There has never been more interest in kink, fetish, and BDSM than there is right now. As a result, the range of available products in these niches has becomes much bigger and much more diverse. The Play brand is also at home in this segment, however, it sticks out from the crowd, as Sasha Sobolevsky, the founder and head of Play, explains in our interview. And as always when we talk about kink, fetish, and BDSM, we also have to ask what role 50 Shades of Grey played in creating this massive interest.
On your website, it reads: ‘Play is the first kink lifestyle brand.’ What is this statement based on? Sasha Sobolevsky: As far as we know, currently all of the companies in the kink / BDSM space are either kinky people selling kinky products or non-kink people trying to make money in this space. Play stands out because it is the first (and only) holistic kink brand, made by real kinksters for real kinksters. We care about the community because we are part of the community. Kink is a very special, intimate, and emotional thing for us, and we want to share that with our customers. This involves education, transparency, advice, feedback, as well as, of course, selling products. We work very hard to ensure that the products we have are supporting the various lifestyles that people in the kink community embody.
Before we talk about Play, please, tell us a bit about yourself. For instance, what did you do professionally before Play?
I’m from Los Angeles, California, and was a master’s student in business at the University of Southern California (USC) when I came up with the idea for Play. After graduating, I moved to Seattle, Washington, to pursue full-time employment, and I still work my day job for a tech company. It’s definitely a challenge working full-time while also working on a start-up, but I decided that it was the right move for me.
What is it about the subject of kink that fascinates you? How did you get the idea to launch a brand in this niche? Was there something missing from the market that made you decide to go and close that gap?
I’m an active member in the kink community, and while in Los Angeles I discovered a business gap in the market. Specifically, according to an article in The Canadian Journal of Human Sexuality, over 50% of people in the United States are somewhat interested in kink, but less than 13% have ever tried anything kinky. This is likely because many people who might be interested in kink still view it as underground, alternative, and/or scary. I, along with the help of my business partner Sir Rucifer, a professional male Dom, decided to demystify kink and bring it to the mainstream with a healthy dose of fun.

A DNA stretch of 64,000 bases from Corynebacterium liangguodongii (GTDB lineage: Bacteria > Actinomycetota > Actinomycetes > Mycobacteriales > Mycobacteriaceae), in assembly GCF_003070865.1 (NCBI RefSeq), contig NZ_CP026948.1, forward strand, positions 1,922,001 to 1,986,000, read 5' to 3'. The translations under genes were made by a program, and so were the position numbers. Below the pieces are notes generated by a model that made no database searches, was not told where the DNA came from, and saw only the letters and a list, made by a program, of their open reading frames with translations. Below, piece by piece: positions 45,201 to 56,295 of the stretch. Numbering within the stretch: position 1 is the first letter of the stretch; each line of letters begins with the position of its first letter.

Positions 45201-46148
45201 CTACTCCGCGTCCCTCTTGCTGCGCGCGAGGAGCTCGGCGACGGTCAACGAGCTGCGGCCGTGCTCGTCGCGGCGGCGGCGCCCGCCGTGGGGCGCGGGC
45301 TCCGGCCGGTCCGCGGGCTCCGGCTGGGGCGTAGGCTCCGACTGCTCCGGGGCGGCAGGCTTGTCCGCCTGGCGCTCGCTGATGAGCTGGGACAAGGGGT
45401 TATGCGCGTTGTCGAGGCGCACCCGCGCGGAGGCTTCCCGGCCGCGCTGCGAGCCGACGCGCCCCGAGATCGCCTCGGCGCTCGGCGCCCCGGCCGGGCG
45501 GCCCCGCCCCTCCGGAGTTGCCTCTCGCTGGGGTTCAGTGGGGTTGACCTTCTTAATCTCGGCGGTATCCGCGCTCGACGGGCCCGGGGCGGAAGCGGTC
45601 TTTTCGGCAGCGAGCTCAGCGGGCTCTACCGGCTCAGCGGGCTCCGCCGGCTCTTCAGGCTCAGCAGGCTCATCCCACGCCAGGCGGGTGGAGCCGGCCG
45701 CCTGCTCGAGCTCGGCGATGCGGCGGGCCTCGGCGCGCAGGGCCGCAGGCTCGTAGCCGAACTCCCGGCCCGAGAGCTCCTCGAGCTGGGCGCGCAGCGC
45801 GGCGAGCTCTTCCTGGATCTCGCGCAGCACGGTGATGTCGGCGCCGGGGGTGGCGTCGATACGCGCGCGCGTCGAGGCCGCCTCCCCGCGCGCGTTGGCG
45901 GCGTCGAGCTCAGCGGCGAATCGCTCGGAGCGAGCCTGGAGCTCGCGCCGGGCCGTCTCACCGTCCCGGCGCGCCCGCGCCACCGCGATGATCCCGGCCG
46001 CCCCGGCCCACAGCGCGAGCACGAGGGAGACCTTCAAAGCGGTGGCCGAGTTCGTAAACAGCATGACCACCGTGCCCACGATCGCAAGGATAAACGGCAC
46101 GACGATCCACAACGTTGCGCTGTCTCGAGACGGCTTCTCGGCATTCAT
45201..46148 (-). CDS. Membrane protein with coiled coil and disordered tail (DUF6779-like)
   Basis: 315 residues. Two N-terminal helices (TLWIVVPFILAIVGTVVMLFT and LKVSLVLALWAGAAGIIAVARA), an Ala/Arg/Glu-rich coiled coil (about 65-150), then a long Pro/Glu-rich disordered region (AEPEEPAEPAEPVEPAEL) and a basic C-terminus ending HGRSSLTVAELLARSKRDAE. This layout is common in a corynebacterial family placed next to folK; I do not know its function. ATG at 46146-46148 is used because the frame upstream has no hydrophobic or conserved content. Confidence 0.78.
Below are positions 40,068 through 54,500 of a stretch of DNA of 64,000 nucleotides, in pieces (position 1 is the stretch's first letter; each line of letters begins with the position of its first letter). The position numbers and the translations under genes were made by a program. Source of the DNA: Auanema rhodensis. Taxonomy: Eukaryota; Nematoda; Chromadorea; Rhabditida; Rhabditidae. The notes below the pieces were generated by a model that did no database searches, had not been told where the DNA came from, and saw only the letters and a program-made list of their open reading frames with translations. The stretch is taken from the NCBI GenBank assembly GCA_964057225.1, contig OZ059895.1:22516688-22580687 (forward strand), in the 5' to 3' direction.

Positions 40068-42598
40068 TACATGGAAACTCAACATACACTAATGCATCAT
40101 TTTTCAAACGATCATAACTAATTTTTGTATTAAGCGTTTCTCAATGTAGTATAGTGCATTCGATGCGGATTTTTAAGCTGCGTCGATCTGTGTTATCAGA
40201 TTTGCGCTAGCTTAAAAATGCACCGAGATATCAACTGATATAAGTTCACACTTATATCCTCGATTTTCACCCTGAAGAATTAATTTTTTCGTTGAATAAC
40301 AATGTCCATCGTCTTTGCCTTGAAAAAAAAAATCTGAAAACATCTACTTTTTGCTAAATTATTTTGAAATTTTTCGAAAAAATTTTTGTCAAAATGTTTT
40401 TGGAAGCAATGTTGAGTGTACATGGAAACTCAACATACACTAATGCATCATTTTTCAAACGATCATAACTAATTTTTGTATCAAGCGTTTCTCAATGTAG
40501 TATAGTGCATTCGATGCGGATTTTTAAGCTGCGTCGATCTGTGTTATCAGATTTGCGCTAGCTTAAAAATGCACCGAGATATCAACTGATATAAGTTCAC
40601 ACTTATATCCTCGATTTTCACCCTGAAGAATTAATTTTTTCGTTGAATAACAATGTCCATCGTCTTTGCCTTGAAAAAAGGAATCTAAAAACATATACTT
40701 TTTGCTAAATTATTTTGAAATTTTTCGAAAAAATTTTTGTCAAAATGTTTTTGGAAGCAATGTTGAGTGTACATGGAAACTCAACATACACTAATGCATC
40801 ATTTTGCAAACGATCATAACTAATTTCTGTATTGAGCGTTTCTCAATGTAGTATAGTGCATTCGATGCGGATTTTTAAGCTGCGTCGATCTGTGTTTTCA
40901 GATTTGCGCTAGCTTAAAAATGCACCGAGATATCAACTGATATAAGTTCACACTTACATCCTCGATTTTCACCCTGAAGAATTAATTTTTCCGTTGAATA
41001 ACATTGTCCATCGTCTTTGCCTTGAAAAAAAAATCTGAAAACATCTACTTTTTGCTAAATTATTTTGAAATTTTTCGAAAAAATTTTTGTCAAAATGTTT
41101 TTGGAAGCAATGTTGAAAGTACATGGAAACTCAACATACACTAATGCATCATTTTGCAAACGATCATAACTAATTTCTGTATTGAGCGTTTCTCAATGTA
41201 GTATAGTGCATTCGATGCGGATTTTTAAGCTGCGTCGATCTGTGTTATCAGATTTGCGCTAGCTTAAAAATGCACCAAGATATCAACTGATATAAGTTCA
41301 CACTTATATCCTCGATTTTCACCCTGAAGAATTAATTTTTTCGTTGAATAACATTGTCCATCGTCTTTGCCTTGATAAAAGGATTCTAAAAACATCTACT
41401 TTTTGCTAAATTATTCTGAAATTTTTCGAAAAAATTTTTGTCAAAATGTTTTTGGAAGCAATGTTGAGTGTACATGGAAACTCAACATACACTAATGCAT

What is your definition of the term ‘kink?’ And what sets kink apart from other niches such as fetish and/or BDSM?
I have always taken kink to be defined as unconventional sexual practices, concepts, or fantasies. What constitutes ‘unconventional’ can be discussed and questioned ad nauseum, but I always say to my friends: if you like your hair pulled/to pull hair or your ass slapped/to slap ass during sex, you are kinky! Kink is an umbrella term that includes fetish and BDSM. Fetish is getting arousal from something that is not typically a sexual thing: either an inanimate object or part of the body. I like to expand the definition of BDSM to include bondage discipline (BD), domination submission (DS), and sadism masochism (SM). So aspects of BDSM can be a fetish, and aspects of a fetish can be BDSM, but they both fall under kink.
More and more people are getting into kink. What is your explanation for this increase in popularity? Did 50 Shades of Grey play a role in normalising this type of pleasure?
Ah – the age-old Fifty Shades question. The short answer is yes. The popularity of the books and subsequent films helped usher in a normalisation of kink and BDSM. However, I think that the books and films came out at a time that the United States was primed for sexual exploration. I believe that we are in a neo-sexual revolution, if you will, and it’s hard to imply causation from correlation, but I believe that if Fifty Shades would have come out in another time period, it wouldn’t have caught on as it did; the public was primed to receive it. It also helps that in 2013 the Diagnostic and Statistical Manual of Mental Disorders, the American Psychiatric Association’s definitive diagnostic manual, finally removed BDSM and fetishes from its list of mental disorders. Yes, you read that right: in 2012, BDSM and fetishes were considered mental illnesses by the American Psychiatric Association. I do need to disclaim all of this with the fact that Fifty Shades gets a couple things right, but it gets a BDSM relationship completely wrong. The relationship depicted in the books and films are abusive and one-sided. Being a submissive does not mean (unless it has been previously consented to) that you endure emotional and physical abuse at the whim of your Dominant.